The Little Box
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I stood with my back to the mirror. The mirror had been turned around so only its dull gray back showed. That had been Mommy's idea. She told Daddy I looked at myself too much for a six year old.
Now she was going through my desk drawers. She was always inspecting something. Sometimes it was my bathroom or my closet or my fingernails. If I was really lucky I'd pass with an, "It's o.k.," but that was rare. Today she was checking all the drawers and cupboards in my bedroom to see that they were neat and organized.
I looked at her with a knot in my stomach. She bent over to open a lower drawer and her thick brown hair fell forward in waves hiding her face. For a second I felt safe.
The sun was shining brightly from the windows behind us. It felt warm and good on my shoulder and cheek.
She moved closer to the cupboard. My heart beat faster. I felt the pulse of it in my head. Thump. Thump. I couldn't hear anything else. My mind darted. She moved her hand toward the cupboard. My mind tripped and darted again.
The desk was covered with thick layers of paint, the last being a pale green. I hoped this would make the door stick. It always stuck on me. But Mommy was bigger and stronger, much stronger.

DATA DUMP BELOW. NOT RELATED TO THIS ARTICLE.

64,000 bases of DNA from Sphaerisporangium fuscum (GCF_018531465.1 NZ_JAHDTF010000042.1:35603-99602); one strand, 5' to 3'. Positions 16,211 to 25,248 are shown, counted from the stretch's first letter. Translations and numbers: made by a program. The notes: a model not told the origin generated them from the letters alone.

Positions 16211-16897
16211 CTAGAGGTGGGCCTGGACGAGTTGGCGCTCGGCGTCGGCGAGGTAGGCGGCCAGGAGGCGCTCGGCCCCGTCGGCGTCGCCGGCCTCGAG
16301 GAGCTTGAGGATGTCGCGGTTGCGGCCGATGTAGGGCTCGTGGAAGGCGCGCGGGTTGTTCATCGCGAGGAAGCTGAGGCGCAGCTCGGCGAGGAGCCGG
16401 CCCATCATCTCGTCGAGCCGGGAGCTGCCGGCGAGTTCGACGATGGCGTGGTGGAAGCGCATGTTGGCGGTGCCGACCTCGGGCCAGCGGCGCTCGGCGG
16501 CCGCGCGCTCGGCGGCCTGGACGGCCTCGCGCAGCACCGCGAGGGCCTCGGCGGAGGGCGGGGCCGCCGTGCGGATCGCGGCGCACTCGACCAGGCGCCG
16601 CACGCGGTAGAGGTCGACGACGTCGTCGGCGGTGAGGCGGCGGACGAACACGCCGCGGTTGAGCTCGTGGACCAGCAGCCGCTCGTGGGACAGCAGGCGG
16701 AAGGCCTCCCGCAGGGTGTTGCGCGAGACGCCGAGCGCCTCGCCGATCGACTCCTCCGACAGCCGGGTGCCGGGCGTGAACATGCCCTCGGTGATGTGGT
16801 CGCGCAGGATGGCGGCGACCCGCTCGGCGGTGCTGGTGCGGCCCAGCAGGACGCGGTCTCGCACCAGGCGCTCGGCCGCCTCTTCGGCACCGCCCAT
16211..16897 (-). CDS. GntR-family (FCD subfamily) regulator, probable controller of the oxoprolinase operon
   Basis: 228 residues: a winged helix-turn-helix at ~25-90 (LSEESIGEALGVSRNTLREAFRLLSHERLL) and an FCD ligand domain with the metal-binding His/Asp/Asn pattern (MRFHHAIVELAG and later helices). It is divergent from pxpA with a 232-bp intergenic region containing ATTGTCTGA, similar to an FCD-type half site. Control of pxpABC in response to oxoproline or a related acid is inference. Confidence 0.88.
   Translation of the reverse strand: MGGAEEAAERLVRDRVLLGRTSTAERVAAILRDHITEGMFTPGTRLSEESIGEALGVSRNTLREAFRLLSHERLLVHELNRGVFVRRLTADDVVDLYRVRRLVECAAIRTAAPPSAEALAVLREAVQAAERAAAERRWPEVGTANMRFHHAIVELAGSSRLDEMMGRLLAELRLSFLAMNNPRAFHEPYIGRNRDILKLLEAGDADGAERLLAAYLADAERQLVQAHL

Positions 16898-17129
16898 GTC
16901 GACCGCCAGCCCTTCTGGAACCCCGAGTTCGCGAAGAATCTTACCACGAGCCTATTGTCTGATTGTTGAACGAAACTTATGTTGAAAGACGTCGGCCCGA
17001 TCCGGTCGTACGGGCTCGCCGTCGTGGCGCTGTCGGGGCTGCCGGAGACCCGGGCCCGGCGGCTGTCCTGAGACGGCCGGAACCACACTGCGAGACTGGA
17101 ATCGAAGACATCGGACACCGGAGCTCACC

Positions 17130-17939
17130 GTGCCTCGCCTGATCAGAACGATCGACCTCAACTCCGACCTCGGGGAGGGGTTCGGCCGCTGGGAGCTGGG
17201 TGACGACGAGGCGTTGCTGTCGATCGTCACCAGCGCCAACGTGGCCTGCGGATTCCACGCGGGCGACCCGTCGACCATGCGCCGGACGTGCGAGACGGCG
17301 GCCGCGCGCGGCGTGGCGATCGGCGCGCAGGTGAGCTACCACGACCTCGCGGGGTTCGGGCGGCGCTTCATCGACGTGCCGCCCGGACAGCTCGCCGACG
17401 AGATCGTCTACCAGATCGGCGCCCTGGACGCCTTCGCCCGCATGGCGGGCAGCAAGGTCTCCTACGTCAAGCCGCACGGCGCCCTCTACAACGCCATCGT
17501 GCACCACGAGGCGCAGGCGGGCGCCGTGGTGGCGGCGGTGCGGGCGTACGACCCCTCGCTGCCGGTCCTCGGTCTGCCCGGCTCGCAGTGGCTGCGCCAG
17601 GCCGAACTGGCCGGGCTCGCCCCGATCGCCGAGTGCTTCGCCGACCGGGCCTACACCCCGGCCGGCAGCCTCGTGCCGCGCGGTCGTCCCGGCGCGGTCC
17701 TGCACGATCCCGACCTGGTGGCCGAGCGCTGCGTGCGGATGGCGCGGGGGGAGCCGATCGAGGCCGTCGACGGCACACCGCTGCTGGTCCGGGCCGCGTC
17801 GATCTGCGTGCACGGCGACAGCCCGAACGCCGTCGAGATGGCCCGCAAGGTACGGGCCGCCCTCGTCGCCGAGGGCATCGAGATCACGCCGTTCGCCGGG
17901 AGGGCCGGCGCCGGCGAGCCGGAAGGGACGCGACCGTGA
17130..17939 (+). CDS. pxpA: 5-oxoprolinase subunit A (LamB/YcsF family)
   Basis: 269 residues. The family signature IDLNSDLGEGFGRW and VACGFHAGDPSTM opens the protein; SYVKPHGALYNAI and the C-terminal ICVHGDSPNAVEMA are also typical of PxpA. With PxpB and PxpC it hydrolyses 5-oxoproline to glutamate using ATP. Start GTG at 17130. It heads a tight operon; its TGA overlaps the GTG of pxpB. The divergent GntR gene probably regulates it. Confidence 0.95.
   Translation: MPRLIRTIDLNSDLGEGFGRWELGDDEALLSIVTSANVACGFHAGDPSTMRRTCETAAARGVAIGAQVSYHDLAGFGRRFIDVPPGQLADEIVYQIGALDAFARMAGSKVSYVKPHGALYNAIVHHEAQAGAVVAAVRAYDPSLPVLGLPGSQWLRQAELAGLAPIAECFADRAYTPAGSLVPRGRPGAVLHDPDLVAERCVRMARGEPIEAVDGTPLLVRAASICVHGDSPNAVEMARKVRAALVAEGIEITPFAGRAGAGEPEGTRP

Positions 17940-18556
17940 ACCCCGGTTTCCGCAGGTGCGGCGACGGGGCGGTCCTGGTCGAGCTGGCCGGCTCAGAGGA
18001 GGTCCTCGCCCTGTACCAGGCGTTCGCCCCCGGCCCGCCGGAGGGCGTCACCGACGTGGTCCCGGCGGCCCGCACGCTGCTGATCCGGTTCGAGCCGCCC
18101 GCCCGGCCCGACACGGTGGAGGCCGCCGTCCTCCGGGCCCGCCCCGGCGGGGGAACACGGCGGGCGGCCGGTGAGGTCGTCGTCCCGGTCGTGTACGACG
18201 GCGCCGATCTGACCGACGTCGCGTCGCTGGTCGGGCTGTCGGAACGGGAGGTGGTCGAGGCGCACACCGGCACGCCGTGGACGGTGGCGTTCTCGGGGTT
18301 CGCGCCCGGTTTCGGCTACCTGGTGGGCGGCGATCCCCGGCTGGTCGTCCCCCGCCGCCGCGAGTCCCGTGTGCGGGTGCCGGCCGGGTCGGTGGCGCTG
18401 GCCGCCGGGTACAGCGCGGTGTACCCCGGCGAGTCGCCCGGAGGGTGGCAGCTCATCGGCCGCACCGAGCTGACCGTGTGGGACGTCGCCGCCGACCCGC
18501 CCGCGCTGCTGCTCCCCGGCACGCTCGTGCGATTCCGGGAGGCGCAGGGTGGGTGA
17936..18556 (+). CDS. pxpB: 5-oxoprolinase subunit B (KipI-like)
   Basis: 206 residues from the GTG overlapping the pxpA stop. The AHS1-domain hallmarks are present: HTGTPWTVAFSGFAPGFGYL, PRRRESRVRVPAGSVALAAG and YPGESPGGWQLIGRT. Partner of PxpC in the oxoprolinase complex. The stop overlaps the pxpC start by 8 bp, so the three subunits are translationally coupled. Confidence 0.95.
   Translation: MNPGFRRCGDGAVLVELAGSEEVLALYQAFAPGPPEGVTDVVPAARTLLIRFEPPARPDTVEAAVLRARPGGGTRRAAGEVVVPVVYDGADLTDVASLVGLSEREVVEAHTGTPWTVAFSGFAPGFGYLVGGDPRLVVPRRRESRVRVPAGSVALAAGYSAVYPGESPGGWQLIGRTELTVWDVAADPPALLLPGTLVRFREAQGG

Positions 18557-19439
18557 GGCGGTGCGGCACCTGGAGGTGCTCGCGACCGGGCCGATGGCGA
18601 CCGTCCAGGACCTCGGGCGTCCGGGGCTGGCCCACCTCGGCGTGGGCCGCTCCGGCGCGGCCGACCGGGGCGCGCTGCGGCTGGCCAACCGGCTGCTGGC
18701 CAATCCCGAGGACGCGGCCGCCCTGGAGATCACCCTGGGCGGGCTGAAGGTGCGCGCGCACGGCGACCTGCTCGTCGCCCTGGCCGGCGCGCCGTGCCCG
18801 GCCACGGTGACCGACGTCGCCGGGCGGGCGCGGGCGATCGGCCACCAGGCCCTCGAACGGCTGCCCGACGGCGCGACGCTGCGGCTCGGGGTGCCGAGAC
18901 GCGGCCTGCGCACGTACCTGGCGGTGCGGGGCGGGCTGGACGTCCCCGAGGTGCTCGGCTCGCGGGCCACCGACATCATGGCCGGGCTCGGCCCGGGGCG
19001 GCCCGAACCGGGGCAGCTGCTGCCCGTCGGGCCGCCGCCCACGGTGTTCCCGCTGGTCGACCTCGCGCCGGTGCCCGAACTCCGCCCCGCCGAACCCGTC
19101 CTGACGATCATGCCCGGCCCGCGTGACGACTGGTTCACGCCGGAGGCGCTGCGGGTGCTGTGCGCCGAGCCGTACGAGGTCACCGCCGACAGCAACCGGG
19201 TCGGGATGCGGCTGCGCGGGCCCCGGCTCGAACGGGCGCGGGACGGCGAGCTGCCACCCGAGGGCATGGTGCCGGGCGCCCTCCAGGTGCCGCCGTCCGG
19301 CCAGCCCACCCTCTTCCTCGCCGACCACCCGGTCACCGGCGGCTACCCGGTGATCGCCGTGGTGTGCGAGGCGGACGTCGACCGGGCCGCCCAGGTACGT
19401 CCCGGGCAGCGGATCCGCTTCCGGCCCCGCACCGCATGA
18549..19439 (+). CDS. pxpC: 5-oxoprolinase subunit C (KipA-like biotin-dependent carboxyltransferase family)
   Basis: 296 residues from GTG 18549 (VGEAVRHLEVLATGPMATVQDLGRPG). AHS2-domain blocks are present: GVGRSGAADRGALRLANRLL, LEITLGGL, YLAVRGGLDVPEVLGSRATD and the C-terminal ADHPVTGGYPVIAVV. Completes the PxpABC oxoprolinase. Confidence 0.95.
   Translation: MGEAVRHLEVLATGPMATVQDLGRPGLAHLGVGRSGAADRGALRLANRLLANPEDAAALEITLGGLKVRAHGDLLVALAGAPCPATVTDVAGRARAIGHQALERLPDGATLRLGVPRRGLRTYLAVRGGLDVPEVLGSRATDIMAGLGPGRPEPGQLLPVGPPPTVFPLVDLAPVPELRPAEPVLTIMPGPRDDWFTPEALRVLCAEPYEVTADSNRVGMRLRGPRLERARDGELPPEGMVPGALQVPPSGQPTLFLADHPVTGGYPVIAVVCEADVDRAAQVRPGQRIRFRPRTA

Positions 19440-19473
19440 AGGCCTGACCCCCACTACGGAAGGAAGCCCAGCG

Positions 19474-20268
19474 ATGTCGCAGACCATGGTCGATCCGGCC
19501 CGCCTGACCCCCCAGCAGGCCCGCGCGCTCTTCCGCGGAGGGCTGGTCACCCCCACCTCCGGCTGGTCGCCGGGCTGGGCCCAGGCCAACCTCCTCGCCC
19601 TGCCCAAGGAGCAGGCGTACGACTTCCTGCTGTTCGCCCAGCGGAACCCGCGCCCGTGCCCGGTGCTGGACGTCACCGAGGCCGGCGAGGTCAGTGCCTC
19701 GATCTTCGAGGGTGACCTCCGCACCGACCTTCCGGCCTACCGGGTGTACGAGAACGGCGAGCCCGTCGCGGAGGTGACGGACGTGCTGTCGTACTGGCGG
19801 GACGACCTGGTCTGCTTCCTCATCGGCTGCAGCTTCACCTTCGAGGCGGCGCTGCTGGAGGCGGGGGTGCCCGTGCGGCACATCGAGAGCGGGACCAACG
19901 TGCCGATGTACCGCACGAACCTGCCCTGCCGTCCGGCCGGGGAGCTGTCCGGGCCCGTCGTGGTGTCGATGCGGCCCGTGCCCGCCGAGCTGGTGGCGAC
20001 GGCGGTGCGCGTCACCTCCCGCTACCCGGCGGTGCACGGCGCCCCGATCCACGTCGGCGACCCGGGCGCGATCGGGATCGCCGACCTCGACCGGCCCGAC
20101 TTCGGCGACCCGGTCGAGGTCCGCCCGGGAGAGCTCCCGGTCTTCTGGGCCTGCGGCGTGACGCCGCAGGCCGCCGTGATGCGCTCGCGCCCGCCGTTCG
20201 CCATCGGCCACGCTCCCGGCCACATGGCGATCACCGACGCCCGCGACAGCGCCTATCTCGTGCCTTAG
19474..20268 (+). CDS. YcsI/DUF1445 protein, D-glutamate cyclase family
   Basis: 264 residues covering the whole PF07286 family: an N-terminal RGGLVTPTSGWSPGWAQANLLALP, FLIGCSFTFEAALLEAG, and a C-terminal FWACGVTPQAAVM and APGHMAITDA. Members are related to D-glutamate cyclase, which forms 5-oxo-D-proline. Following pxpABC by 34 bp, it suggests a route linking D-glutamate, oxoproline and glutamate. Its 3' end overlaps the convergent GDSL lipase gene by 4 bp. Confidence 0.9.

My palms were slick with sweat. What would I say? Maybe she wouldn't see it.
The sun reflected off the blonde wood floor. It hurt my eyes. She pulled at the green handle and the door popped open.
I had curled my toes so tightly inside my socks they began to ache. The room was very quiet. I looked at Mommy's back as she reached inside the cupboard. My mouth felt dry, my tongue thick; I tried hard to swallow.
She pulled out the small cardboard box. I had closed the top like I had seen her do, so it would stay shut by itself. Maybe she wouldn't open it.
She didn't move for a second then she whirled around and thrust the box toward me.
"What's this for?" her words cut through the silence. She glared at me through crossed brows.
I could feel the hot tears coming. I wanted to run. I wanted to snatch the box from her. I froze.
She began pulling the contents from the box and throwing them on the desk: yellow rose shaped soap, wash cloth, small comb, saltine crackers,...
She looked at me again like a mad cat.
"I was gonna run away," I heard myself blurting. "but I'm not gonna anymore; I promise. Mommy, I promise I won't."
But she knew why. My bruised friend in the mirror knew why. We all knew why.